Mark Carney: Stress test proves banks are "significantly more resilient"

 
Billy Ehrenberg
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Mark Carney oversaw the stress tests (Source: Getty)

Mark Carney, the governor of the Bank of England (BoE), has said the results of today’s stress tests prove the new-found resilience at the core of the banking sector.

Seven banks and Nationwide building society were tested, with only one, Co-operative Bank, failing. The test scenario was considered especially harsh and included two years of losses totaling £13bn across the banks, before, hypothetically, the banks would return to making profit.

There was a high pass rate: Lloyds, Standard Chartered, HSBC, RBS, Santander, Barclays and Nationwide passed, while the Co-op did not.

Carney said:

The stress test completes our capital framework by informing judgement about the appropriate size of capital buffers for individual firms and for the system as a whole. It is a major component of both our macro- and micro-prudential regimes. As a joint exercise between the Prudential Regulation Authority and Financial Policy Committee, it demonstrates the major synergies possible across the Bank of England. This was a demanding test.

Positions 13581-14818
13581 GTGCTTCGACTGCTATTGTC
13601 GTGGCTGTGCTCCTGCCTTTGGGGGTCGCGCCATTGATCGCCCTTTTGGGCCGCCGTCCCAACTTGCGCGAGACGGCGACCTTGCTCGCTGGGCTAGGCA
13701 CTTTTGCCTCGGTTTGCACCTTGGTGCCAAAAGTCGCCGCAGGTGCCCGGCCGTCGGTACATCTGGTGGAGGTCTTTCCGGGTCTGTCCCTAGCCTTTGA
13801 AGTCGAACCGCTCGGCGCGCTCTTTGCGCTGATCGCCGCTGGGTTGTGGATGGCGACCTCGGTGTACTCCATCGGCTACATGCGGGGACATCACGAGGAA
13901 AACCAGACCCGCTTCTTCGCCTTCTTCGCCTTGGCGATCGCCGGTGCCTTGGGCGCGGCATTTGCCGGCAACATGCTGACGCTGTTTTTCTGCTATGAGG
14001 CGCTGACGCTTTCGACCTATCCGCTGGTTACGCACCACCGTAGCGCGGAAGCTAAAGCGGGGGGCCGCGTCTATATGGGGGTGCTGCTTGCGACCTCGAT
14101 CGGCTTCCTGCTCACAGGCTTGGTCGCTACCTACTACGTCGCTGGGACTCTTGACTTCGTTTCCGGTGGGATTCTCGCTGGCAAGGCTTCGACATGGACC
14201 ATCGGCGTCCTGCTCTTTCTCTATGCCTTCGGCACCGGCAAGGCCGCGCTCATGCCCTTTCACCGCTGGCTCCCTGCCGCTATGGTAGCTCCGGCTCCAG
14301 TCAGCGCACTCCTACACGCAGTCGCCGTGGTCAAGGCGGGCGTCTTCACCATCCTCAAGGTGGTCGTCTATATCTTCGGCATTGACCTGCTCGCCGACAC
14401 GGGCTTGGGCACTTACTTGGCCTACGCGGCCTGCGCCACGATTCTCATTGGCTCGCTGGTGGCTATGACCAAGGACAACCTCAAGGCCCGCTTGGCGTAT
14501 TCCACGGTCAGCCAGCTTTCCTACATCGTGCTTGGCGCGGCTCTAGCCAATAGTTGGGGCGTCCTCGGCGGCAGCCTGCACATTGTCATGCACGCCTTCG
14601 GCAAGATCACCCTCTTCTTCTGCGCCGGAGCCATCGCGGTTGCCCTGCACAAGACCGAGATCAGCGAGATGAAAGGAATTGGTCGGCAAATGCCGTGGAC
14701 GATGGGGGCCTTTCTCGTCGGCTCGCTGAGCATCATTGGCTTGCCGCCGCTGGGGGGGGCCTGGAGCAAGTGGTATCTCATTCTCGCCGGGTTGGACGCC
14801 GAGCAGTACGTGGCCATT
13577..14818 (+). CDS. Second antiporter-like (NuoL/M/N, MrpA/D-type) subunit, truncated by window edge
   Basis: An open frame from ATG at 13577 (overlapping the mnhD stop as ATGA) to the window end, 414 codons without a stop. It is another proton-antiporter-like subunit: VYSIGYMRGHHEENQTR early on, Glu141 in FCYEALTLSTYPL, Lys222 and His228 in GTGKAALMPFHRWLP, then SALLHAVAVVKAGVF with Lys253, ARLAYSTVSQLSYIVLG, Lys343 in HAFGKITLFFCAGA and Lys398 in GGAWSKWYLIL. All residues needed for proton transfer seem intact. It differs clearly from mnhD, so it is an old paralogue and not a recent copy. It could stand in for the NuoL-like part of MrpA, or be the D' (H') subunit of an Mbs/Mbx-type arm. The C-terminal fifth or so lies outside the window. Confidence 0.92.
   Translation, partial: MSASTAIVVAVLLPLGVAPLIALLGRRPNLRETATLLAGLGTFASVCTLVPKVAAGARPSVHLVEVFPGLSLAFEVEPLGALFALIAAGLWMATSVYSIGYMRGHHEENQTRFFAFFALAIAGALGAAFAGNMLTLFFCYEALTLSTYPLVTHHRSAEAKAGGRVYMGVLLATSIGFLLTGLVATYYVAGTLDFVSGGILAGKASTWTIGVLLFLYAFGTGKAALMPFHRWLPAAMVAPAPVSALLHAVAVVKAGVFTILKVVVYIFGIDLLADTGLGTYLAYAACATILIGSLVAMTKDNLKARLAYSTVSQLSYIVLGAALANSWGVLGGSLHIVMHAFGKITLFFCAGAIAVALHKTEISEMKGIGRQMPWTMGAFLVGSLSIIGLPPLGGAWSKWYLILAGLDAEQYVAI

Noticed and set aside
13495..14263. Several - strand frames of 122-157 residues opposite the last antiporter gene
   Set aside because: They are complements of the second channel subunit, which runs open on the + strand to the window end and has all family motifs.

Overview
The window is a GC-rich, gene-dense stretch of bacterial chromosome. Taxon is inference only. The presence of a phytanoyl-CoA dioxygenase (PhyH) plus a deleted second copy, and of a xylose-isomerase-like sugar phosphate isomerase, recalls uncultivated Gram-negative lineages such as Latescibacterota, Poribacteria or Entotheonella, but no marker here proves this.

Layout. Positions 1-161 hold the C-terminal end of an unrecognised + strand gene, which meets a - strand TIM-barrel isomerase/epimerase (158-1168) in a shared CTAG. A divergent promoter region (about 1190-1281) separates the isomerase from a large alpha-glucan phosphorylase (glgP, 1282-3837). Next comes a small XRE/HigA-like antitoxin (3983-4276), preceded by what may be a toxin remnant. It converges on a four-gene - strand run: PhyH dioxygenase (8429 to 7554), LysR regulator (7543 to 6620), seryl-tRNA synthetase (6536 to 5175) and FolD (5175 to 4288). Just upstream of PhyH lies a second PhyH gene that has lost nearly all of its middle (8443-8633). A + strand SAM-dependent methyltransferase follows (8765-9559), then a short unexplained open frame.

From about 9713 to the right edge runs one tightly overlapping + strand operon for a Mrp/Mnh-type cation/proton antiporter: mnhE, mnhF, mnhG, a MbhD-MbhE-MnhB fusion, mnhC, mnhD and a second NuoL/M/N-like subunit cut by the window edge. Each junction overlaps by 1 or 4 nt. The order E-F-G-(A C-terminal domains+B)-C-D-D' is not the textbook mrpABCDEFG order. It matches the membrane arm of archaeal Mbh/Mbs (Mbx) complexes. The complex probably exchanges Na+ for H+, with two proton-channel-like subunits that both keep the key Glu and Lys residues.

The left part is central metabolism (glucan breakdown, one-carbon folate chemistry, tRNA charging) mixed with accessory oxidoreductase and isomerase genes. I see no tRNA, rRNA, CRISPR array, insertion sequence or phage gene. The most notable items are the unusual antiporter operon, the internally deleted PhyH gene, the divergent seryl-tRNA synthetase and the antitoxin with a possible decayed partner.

The results show that the core of the banking system is significantly more resilient, that it has the strength to continue to serve the real economy even in a severe stress, and that the growing confidence in the system is merited.

The BoE decided that three of the eight banks (Co-op, Lloyds, RBS) still had work to do to safeguard their positions further as of the end of 2013.

But given continuing improvements to banks’ resilience over the course of 2014 and concrete plans to build capital further going forward, only one of these banks (Co-operative Bank) was required to submit a revised capital plan.

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